Simple yet intriguing a story it is in that it so very accurately describes what is commonplace in the lives of many of us. Opportunities come about, but due to lack of preparedness, many of us are left in a quandary, talking about what could have been had the conditions been different. Alternatively and much to the benefit of the prepared ones, they are able to exploit and maximise upon what they are presented with regardless of what the environment dictates. Many of us are wondering what will happen yet, yet there are others who were burnt last time and won’t be burnt again. They are working tirelessly to ensure that they won’t experience a repeat of 2007/2008. Jokes and all – it’s not hard to sense the tones of resilience, still. Still our people stand, still our people push on.
But then there’s ZIMBABWE
So I bring it to my nation of Zimbabwe. In the advent of the so-called crackdowns on corruption (there haven’t been any real crackdowns by the way…coz that would mean half of govt would be carried off somewhere…), exposure of those taking home monthly salaries that surpass those of the United States President – I ask myself whether there is such a thing called “luck” or “opportunity meeting preparedness” in a country like Zimbabwe. Can you do all your research, write all your proposals, draw up all the graphs, practice your pitches a thousand times in front of the mirror, put in your 10k hours, take all the professional development courses on offer – and really get your break, THAT BIG BREAK THAT LITERALLY CHANGES YOUR LIFE!? – IN ZIMBABWE????
In the days of “burning” the Zimbabwe dollar circa 2007/2008, many because of their access to foreign currency, were able to make lucrative business investment decisions that saw them prepared for the downturn of events that ensued with the introduction of the multi-currency system. Some bought land and built properties whilst others invested in organizations or started businesses that are still standing despite the abysmal reports on the economy. That’s a classic example of opportunity meeting preparedness – LUCK EVEN… (and either Seneca’s or my assertion of “Zim Luck” applies here).
Then there was the guy who from the money made through “burning”, imported multiple high-end luxury vehicles and flew to Joburg for an omelette everyday (you see because if you can have a Sandton omelette as opposed to a Harare omelette…YOU HAVE ARRIVED#cueChrisBrown….”Look at me now”), whilst renting an apartment on Harare’s Fife Avenue. This guy threw parties at the hottest clubs in town, threw money on the dance floor, had a bevy of women around him at all times, drank himself to stupor and was in the church pews on Sunday morning, tithing “burned” monies and making pledges to donate vehicles and the likes. No exaggeration here – I was in Zimbabwe during those days and saw it with my own eyes #TOMFOOLERY.ALL .AROUND. But when things changed and the U.S dollar came into circulation – #LAWDAMERCY!#BROKE.TO.BEHIND.THE.BACK.OF.BEYOND.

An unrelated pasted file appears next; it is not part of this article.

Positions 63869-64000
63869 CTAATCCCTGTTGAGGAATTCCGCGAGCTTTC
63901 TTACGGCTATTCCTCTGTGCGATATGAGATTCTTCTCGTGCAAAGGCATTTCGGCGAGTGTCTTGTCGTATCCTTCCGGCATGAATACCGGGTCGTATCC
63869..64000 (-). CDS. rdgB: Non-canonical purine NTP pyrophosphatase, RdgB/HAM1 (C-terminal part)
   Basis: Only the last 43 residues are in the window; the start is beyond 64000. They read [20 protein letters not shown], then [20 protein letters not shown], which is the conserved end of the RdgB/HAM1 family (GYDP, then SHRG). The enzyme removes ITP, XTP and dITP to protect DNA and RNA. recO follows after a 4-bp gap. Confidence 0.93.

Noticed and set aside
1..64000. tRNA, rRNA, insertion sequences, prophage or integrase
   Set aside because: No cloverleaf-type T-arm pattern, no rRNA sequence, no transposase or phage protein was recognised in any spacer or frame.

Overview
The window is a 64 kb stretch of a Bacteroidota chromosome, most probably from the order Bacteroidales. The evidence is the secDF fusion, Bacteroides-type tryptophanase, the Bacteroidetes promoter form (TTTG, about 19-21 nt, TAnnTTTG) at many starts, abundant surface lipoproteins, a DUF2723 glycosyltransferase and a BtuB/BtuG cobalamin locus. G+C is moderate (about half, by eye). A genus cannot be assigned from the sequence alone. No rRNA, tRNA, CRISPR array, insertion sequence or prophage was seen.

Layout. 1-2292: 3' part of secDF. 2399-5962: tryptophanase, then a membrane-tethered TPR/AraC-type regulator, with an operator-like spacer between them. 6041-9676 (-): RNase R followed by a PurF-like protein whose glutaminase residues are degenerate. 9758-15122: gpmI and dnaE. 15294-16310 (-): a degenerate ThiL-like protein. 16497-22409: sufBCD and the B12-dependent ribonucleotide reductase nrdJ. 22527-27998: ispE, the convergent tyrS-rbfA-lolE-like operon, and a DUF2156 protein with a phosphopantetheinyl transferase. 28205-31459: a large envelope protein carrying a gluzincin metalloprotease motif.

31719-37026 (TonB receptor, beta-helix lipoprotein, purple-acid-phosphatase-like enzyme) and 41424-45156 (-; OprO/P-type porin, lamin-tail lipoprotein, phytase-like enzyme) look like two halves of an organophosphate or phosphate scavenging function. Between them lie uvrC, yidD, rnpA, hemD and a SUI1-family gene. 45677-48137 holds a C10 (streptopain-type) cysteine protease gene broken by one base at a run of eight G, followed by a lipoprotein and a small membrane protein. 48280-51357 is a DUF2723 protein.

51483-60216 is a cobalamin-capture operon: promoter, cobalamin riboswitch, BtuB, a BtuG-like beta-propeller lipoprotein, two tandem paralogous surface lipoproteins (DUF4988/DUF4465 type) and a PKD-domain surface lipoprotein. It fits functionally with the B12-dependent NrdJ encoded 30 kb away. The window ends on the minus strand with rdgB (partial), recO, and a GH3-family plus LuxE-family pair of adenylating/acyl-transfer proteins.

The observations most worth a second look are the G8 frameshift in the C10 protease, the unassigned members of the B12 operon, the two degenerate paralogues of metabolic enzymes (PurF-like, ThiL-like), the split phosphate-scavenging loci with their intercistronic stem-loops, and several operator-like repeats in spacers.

Now I find myself asking what next. What next with the looming bond note? Surely we can’t go back to empty shelves should Pick n Pay pack up the trolleys and roll out since the lure of the US dollar no longer prevails. Every which Zimbabwe related page you open, there are reports of this and that not working, big wig so and so being exposed and to that I ask – what’s next? Ideas and potentially profitably concepts abound within the people of Zimbabwe without a shadow of a doubt. After all, we still boast of an education system that surpasses that of any other African country in the very least despite what’s on the ground – not withstanding that the education minister’s concern over teachers’ teaching attire. Our people have survived the inexplicable save for war – GOD’S DESIGN TO MAINTAIN A PEACEFUL NATION. But are we really free? Do we really have a fighting chance at birthing radical change that puts us back on the map? I guess the debates of what needs to happen will rage on and all remains to be seen.
Is it possible to do business based on merit and credibility as opposed to knowing “such and such” who holds position of “Director of So and so” at the Institution of “what not?” Fellow Zimbabweans in the diaspora ask me often enough, what opportunities can be exploited back home. The truth is, perhaps there are many sizeable opportunities, but many believe one needs luck to remotely access them. By LUCK I mean MONEY and CONNECTIONS.
Without those two things – the road to travel is marred with grit and every concrete boulder on every which way you turn. The path is perilous, the trials enormous, with folks asking you to do the unorthodox to see your vision through. I speak from experience here, working on project permits that took years of following up – daily. Showing up, daily. Making calls, daily. There was no luck there. There were no affiliations that could open doors for us. It was sheer grit and a faith in GOD that still mesmerises us today. What we were promised would take four months, became a process that lasted over 2 years – 3 if you factor in the breaks in between when we ran out of resources. BUT GOD came through!!! It was hard, costly and unfair. In the process I watched so many thrive because they knew so- and-so or related to such-and-such. This was infuriating but we weren’t about to sell our souls to the devil. It was a faith fight!
And it’s about to be a faith fight bigger than ever before now, as we are fighting against a series of goliaths, not just one. Marriages are on the brink, suicides and drunkenness are claiming our peers. Children are being left without parents. Hospitals are struggling to cope, every kind of doctrine is being preaches in our churches and the government…well, the news has it all. Ladies and gentlemen, we must stand in PRAYER. PRAYER AND TRUTH IS WHAT ZIMBABWE NEEDS. NOT their truth, about liberation struggles and what not…BUT GOD’S TRUTH. We need our anthem “Ishe komborerai Africa back”, we need our Scripture Union back on our schools, we need our families to stay together and turn all they know how to back to what GOD is saying and doing. We need to invite GOD into Zimbabwe.